This web seminar took place on November 6, 2012 from 6:30 p.m. to 8:00 p.m. Eastern Time. The presenters were Robert Mayes of Georgia Southern University and Bryan Shader of the University of Wyoming. This program was the fifth in a series of eight web seminars focused on the major practices contained in A Framework for K-12 Science Education, the document that will inform the Next Generation Science Standards, due out in spring 2013.
In this web seminar, Mr. Mayes and Mr. Shader talked about the fifth scientific and engineering practice contained in A Framework for K-12 Science Education: using mathematics and computational thinking. First, Mr. Mayes discussed the links between science and math models, then he and Mr. Shader provided examples of classroom activities that connect math and science at grades 2, 5, 8, and 12. Mr. Shader gave an in-depth explanation of scientific computing and shared an example of a simple computational model. Mr. Mayes concluded the presentation by describing quantitative reasoning. Ted Willard, director of NSTA’s efforts surrounding the Next Generation Science Standards, shared resources that can help teachers prepare for the implementation of the standards.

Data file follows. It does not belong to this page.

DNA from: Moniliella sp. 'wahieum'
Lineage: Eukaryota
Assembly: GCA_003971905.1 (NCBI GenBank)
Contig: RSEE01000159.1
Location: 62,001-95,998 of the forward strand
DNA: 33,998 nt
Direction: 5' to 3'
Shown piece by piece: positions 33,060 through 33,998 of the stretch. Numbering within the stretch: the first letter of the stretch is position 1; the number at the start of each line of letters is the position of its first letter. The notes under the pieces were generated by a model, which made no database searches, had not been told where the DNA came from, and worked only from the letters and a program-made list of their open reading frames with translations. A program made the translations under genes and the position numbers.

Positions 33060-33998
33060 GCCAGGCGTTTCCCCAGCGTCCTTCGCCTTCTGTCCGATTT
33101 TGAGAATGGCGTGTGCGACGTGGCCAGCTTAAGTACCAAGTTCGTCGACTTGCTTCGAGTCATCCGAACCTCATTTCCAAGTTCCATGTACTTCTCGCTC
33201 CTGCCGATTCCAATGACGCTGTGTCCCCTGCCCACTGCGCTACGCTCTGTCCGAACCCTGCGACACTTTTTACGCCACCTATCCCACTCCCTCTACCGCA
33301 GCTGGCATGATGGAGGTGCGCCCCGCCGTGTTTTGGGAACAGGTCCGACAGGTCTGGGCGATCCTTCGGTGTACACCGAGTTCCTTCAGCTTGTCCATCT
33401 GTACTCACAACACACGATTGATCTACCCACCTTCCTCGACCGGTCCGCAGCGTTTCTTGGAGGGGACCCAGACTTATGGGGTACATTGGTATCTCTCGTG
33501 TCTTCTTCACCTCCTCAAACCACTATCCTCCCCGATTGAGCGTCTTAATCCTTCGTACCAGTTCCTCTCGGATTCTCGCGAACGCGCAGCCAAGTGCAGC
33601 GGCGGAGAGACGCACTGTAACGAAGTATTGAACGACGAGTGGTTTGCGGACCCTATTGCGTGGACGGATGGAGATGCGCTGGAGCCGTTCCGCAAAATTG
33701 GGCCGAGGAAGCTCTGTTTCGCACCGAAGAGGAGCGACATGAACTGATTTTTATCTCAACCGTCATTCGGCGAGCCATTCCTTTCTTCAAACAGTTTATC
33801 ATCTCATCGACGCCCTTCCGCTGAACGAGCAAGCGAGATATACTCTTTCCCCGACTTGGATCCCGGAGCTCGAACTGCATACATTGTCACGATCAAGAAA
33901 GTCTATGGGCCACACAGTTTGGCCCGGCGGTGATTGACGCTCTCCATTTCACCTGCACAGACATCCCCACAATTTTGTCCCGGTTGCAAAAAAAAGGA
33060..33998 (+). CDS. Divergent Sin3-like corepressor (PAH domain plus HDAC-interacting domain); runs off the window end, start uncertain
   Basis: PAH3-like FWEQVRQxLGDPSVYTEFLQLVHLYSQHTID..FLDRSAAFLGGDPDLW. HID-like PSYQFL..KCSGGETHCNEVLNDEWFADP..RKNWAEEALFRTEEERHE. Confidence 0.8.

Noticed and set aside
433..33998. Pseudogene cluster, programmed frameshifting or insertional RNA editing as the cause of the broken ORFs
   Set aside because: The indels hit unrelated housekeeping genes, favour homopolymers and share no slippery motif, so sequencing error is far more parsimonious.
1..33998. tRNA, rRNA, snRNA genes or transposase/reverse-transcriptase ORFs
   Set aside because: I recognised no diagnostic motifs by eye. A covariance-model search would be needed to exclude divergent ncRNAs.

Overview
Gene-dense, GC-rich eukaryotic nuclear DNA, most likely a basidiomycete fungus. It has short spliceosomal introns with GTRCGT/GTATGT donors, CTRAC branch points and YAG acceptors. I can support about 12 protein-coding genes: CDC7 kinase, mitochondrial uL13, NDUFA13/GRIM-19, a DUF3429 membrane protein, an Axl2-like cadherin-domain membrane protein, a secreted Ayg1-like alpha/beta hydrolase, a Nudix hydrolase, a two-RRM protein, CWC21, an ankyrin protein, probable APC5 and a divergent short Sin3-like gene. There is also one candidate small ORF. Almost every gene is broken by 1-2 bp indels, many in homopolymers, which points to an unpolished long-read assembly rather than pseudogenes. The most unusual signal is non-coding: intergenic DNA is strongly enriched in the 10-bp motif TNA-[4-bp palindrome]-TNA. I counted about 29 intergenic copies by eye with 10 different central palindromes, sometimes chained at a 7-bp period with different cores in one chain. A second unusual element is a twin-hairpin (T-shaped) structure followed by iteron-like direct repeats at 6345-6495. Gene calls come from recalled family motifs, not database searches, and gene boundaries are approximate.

Seminar participants received one of the NSTA SciGuides. A certificate of attendance was deposited into participants' My PD Record and Certificates area in the NSTA Learning Center for completing the evaluation form at the end of the program.
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To view the presentation slides from the web seminar and related resources, visit the resource collection.
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Below are comments from individuals who attended the seminar:
- "“Excellent! Extremely relevant and informative. Engaging!”"
- "“I loved the practical suggestions for making life science, in particular the box models, more quantitative.”"
- "“This was one of the best Next Gen Webinars. It was a powerful session that will change my teaching.”"
A certificate of attendance was deposited into participants' account page for completing the evaluation form at the end of the program.
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